During the summer I read and reviewed the 15th Joanne Kilbourn mystery by Gail Bowen. I have had a chance to do a Q & A with Gail on writing and the series. As always she is forthright and interesting. I thank Gail for her candour and look forward to the next mystery to be published next spring.
1.) When you started the series did you have a plan for
how many books would be written?
#16 in the Joanne Kilbourn Shreve series will be published on March 1,
2016 and I’m well into writing #17. When
I started the series, I had three children at home; I was teaching full-time at
the university; I was very involved in politics and I was teaching Sunday
The opening of Deadly Appearances grew out of an old fashioned political picnic
when Roy Romanow had just become leader of the party. The picnic Joanne is
attending is exactly the picnic I was attending. I remember looking at the
truck flatbed we were using as a stage.
A carafe of water for the new leader was sitting on the edge of the
flatbed and I remember being so proud that we lived in a country where a
leader’s carafe of water could be left unattended with a few hundred people
swarming about. Then I thought, “What if
someone slipped poison into the water.”
That was the beginning, and I had no plan to go beyond that one
book. Then the idea for Murder at the
Mendel crept into my mind; after that, The Wandering Soul Murders began to take
shape. The ideas have kept coming and
I’ve kept writing.
2.) Anthony Bidulka has told me that his Russell Quant
series is on indefinite hiatus. He said his passion for writing was taking him
to new projects such as his Adam Saint series. You have continued to write excellent
books featuring Joanne. What has been able to keep you inspired to write more
Joanne Kilbourn mysteries?
First, I should say that I wish Tony would
revisit to the Russell Quant series. I loved those books.
I made the decision to have Joanne age in the course of the books and
that’s been a great boon. Her life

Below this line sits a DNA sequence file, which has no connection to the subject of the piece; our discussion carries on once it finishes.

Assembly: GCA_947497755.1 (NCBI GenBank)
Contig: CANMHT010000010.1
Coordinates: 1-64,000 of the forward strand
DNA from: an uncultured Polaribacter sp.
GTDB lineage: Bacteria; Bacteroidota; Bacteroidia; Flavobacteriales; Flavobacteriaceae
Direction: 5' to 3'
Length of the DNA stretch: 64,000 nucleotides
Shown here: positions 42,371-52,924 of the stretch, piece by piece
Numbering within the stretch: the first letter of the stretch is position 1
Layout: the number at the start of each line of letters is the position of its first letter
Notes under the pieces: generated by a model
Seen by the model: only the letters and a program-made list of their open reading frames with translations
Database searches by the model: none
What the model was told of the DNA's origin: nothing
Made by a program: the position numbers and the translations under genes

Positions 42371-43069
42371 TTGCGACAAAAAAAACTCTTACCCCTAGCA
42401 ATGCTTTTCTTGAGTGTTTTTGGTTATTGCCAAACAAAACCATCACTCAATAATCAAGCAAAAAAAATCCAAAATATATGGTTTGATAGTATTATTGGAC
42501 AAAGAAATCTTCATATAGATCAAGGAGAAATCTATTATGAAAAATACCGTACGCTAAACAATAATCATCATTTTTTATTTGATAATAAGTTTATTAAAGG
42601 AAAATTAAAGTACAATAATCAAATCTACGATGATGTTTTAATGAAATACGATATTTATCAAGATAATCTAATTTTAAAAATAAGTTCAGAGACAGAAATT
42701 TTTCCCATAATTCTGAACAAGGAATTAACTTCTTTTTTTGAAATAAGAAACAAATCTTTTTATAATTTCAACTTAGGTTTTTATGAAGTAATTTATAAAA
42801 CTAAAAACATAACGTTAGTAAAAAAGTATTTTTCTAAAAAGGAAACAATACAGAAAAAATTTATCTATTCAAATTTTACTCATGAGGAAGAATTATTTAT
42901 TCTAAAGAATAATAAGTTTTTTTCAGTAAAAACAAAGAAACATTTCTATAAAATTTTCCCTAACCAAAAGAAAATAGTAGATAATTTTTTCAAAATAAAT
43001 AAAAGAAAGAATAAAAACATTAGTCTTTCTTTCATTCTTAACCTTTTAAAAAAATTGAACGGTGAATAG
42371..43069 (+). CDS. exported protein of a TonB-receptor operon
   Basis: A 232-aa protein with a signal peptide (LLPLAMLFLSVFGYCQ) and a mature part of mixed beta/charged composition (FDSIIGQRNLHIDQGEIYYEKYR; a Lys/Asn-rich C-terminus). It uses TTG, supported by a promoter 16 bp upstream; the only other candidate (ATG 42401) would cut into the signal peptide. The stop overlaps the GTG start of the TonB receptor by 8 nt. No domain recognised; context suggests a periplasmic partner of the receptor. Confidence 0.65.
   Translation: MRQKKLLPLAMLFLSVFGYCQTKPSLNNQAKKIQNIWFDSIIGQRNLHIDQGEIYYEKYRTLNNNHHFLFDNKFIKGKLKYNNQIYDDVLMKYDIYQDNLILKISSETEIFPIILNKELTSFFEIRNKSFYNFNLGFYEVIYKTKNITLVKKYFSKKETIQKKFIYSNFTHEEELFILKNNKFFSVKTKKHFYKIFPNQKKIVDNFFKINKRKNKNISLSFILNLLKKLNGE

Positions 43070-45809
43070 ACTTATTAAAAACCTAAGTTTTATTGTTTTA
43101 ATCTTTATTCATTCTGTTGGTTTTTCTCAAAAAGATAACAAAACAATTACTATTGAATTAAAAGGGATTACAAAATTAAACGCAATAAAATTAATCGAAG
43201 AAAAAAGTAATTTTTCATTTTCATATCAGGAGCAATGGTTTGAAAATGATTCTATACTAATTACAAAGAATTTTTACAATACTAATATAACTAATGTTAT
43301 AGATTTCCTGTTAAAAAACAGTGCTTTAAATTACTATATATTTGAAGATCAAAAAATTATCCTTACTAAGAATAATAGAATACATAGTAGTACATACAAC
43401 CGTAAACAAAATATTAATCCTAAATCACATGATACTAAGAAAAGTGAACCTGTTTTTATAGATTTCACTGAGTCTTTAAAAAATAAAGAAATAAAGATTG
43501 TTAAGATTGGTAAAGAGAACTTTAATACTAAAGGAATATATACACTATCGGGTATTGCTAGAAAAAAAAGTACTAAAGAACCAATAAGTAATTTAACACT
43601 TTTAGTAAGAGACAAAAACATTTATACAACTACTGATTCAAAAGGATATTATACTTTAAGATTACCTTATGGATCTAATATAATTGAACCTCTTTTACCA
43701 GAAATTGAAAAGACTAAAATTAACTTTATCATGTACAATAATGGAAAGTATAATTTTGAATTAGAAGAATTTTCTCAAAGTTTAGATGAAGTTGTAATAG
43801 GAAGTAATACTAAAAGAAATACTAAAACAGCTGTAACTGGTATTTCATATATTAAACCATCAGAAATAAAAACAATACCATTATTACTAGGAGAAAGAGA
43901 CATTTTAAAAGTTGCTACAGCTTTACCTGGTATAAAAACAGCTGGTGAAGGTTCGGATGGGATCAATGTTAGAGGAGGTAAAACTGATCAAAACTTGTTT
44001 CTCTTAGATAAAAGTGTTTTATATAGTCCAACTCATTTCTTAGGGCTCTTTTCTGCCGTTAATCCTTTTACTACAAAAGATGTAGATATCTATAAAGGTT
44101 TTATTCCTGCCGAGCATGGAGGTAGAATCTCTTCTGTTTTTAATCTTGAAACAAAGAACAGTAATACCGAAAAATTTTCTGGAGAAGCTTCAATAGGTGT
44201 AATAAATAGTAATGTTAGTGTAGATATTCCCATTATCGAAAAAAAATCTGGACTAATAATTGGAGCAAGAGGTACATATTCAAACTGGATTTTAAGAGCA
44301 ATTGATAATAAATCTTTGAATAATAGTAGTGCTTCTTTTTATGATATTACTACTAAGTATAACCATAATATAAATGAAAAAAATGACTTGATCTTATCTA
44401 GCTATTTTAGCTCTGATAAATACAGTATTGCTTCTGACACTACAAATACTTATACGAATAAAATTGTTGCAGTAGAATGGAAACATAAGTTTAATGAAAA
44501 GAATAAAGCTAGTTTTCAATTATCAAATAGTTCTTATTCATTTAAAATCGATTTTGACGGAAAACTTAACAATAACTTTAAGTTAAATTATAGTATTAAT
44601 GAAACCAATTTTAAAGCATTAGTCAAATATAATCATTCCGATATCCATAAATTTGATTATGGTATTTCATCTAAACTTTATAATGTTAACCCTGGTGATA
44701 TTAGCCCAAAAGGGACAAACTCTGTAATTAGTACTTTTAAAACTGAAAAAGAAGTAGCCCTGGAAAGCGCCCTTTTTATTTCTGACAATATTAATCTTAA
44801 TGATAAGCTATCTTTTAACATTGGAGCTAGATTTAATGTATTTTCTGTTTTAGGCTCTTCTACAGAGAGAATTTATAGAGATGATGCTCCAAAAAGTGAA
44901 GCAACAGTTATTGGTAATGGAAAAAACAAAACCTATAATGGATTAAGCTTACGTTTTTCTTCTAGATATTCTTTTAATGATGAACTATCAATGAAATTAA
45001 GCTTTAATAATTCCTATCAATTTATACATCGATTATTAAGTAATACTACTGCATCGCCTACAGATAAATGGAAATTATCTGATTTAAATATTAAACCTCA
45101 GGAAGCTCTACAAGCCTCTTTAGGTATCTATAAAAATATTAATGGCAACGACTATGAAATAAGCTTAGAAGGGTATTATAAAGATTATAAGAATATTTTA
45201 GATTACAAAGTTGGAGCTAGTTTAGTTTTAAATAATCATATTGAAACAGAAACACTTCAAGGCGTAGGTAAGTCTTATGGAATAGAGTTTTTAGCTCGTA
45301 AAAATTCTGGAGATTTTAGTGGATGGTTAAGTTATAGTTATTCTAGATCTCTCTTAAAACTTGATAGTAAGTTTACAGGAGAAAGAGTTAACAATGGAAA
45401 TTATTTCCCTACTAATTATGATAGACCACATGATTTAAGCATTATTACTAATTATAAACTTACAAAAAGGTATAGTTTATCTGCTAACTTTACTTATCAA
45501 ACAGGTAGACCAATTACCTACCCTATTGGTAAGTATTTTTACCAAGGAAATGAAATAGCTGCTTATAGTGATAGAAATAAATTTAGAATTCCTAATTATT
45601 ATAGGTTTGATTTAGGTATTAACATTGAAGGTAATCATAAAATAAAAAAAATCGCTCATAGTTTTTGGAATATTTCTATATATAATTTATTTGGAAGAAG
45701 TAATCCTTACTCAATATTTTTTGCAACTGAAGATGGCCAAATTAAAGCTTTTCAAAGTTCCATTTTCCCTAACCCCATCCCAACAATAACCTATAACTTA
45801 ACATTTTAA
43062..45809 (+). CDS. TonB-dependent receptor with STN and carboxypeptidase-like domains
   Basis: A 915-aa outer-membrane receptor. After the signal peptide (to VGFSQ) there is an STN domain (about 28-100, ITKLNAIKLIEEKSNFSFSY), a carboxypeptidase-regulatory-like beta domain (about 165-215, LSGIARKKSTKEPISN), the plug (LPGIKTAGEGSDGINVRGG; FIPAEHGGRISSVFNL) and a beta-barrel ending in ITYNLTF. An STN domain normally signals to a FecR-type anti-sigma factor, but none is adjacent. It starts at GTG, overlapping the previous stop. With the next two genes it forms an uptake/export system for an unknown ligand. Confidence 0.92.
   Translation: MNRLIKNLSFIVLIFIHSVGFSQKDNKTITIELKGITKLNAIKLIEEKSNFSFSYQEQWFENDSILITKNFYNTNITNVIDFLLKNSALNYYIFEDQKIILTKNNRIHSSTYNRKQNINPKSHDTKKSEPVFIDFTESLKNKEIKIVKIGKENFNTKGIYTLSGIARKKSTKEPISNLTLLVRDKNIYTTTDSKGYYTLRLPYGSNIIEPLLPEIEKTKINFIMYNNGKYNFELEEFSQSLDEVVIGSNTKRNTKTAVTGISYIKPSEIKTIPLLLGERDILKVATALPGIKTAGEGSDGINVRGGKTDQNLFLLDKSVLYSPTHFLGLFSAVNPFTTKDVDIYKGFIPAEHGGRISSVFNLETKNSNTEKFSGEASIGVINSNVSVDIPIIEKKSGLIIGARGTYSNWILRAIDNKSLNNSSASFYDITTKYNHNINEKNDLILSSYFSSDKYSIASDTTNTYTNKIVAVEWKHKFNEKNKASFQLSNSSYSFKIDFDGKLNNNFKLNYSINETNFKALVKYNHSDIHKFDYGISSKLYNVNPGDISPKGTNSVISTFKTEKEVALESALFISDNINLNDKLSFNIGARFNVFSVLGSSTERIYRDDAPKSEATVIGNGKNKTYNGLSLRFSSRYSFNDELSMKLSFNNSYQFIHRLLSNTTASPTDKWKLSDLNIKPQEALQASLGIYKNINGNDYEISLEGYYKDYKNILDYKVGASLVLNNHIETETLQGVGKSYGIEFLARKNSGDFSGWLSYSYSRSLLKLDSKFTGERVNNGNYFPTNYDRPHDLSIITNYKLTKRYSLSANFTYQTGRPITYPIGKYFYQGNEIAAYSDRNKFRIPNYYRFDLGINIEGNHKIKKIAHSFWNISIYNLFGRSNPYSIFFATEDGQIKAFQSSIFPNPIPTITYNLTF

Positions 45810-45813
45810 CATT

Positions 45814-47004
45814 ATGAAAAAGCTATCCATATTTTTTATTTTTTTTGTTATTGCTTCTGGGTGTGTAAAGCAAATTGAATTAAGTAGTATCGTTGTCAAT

changes; new people come into her life; the nature of her work changes; her
children grow up; she has relationships and her priorities change. All of these changes have given me rich
material from which to draw.
The continuing cast of permanent characters
has also been a gift and a source of inspiration. Readers care about Joanne’s children and the
friends who have become constants in her life: Howard Dowhanuik, Jill Oziowy,
Margot Hunter, Brock Poitras, Delia Wainberg, Blake Falconer, Chris Altieri,
Kevin Hynd to name a few. Each of these characters has a story and those
stories give me firm ground from which to explore issues that concern me.
Finally, Alistair MacLeod once said, “Writers
write about what worries them.” And there seems to be no shortage of issues
that worry me.
3.) I must admit I regret Zack leaving the courtroom for
city development and now municipal politics. Might we have Angus stepping
forward into legal cases with Zack providing some mentorship?
In book 17 Zack’s life changes radically.
I can’t say much more than that, but in The Winners Circle, the firm of Falconer Shreve, Altieri, Wainberg
and Hynd is once again front and centre.
4.) As with some of the characters residing in North
Central Regina I have clients with multiple challenging issues in their lives.
While they retain me to address their legal issues I find myself occasionally
providing advice that is more properly related to their personal problems. I
justify it on the basis that were they to better address personal matters they
would have fewer legal problems. At the same time I realize I have been blessed
in my life not to have all their challenges. I was impressed that Joanne
recognizes the difficulty of helping from a position of privilege. What did you